There’s a common saying ,”the numbers don’t lie,” but is that true? Well, kinda. If you’re tracking stats consistently you’ve got an objective dataset that in an of itself doesn’t lie. But what you do with that data or how you arrive at that data can be manipulated in a way to tell the narrative that you’re wanting to tell. You can tell a story from true data that doesn’t hold as true when you look at it in a broader context.
Let’s look at an example with the current Covd-19 Pandemic. Here’s a Tweet from Andy Slavitt on May 2:
A couple points first. I don’t have the exact data sources that Mr. Slavitt was using for his numbers, so the exact daily count that I refer to in a moment won’t match. My sources were Worldometer for USA and the New York State Department of Health Covid-19 Tracker for New York. With that out of the way, let’s take a look at the Tweet and the data itself.
First, let’s talk about the truth of the data. In a 7-day period the number of new cases in the USA outside of New York did increase, per his data source, by 17%. And at that growth rate we would see over 50,000 new cases by Memorial Day. The math adds up in and of itself. But why choose those two days in isolation? What happens if we look at other 7 day changes right around that time? Let’s take a look at this table:
Again, my data source is probably a little different than Mr. Slavitt, so the exact numbers won’t match. But let’s jump forward a couple days to the 7-day period ending 5/3. If we use that date then the case numbers outside of New York actually grew by even more (19%) than the seven days he referenced. If we use that date and percentage growth than we’d have even more than 50,000 new cases by Memorial Day.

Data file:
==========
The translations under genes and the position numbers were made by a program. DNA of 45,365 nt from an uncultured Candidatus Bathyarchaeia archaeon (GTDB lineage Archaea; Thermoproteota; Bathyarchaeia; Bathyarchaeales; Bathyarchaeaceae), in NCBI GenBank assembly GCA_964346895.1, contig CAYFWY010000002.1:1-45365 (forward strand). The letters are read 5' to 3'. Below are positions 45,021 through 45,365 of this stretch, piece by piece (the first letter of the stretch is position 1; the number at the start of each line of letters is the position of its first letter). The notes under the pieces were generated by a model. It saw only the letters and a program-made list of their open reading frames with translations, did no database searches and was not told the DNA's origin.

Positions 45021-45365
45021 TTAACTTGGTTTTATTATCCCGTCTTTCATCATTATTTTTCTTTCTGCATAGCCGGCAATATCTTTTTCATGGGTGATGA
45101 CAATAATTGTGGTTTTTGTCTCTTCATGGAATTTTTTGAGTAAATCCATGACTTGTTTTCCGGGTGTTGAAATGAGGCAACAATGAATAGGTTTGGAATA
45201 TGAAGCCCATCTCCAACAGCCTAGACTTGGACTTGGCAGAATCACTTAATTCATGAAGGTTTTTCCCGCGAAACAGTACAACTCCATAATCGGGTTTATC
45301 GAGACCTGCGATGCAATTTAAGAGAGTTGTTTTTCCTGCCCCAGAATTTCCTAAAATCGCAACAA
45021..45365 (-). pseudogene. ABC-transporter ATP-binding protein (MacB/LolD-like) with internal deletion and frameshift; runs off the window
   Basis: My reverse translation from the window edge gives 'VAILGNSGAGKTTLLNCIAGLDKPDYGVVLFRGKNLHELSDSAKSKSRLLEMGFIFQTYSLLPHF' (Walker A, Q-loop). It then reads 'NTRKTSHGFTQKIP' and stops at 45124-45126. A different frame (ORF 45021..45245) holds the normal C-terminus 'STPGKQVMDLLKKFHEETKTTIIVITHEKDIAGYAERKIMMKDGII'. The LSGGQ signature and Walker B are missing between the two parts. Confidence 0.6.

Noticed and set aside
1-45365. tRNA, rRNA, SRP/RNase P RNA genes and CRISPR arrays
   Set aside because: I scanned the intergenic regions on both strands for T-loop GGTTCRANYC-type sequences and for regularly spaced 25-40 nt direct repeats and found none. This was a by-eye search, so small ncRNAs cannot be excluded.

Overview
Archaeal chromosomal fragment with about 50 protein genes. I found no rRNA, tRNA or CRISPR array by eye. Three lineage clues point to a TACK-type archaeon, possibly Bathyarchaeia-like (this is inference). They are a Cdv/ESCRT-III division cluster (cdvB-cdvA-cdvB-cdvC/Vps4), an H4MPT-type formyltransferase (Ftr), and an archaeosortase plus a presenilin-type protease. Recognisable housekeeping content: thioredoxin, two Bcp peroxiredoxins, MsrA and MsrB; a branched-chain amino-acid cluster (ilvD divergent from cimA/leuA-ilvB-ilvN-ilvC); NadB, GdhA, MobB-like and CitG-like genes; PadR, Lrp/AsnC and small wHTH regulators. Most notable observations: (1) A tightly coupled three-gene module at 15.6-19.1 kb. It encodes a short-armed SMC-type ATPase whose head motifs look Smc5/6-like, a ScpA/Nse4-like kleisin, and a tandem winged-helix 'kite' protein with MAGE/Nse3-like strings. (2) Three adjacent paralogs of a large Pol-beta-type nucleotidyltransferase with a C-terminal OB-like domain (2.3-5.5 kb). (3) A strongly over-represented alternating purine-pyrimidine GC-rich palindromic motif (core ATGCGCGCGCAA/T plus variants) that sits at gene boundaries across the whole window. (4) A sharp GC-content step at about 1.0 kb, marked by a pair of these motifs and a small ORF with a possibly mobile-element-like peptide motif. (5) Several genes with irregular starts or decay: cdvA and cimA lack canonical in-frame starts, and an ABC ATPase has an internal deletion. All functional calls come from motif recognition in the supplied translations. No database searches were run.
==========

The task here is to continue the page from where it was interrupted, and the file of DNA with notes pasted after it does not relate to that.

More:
The problem with either of these two dates is that it’s not looking at those individual days in context. Using this same approach we could actually forecast the opposite effect. The seven days ending 4/30 saw a drop in cases outside NY by -6.2%. So using that number we’d project just over 20,000 new daily cases by Memorial Day. I used the exact same logic and a date only two day prior to produce a result that was 60% lower. That’s the danger of using such a small data point out of context to make proclamations. You really need to look at the context and a bigger range of days to get a better feel for how things are going.
I think a more useful thing to do is compare the seven day average between two days. That will do a better job normalizing the numbers. On 4/29 the average was 24,128 outside NY and it was 25,463 on 5/5. That’s a 5.5% growth in a week. So, again, using just that logic and a small dataset that projects new daily cases around 30,000 at Memorial Day.
But what does the trend actually look like? Here’s a chart to help show the numbers:
For the last three days the USA has seen daily cases outside NY at or below the seven day average. Part of the reason that the seven day trend is going up is the spike in cases on 5/1. That number will make the average grow, for sure. But a very small downward trend might be starting now. We will see soon.
So, what’s the takeaway from all this? Simply this. It’s nearly impossible to know what the future will bring with this virus. If you want to paint a rosy picture you can find the data to do that. If you can only see doom and gloom you can find the data to support that opinion.
My personal read on the data in a broader sense is that things will start to greatly improve between now and Memorial Day. I am generally an optimist, so this is my default position. But I also think the data is starting to point that direction. Most states are seeing an overall downward trend in most every key metric. Time will tell.
Stay smart and stay safe everyone. This too shall pass. Hopefully soon.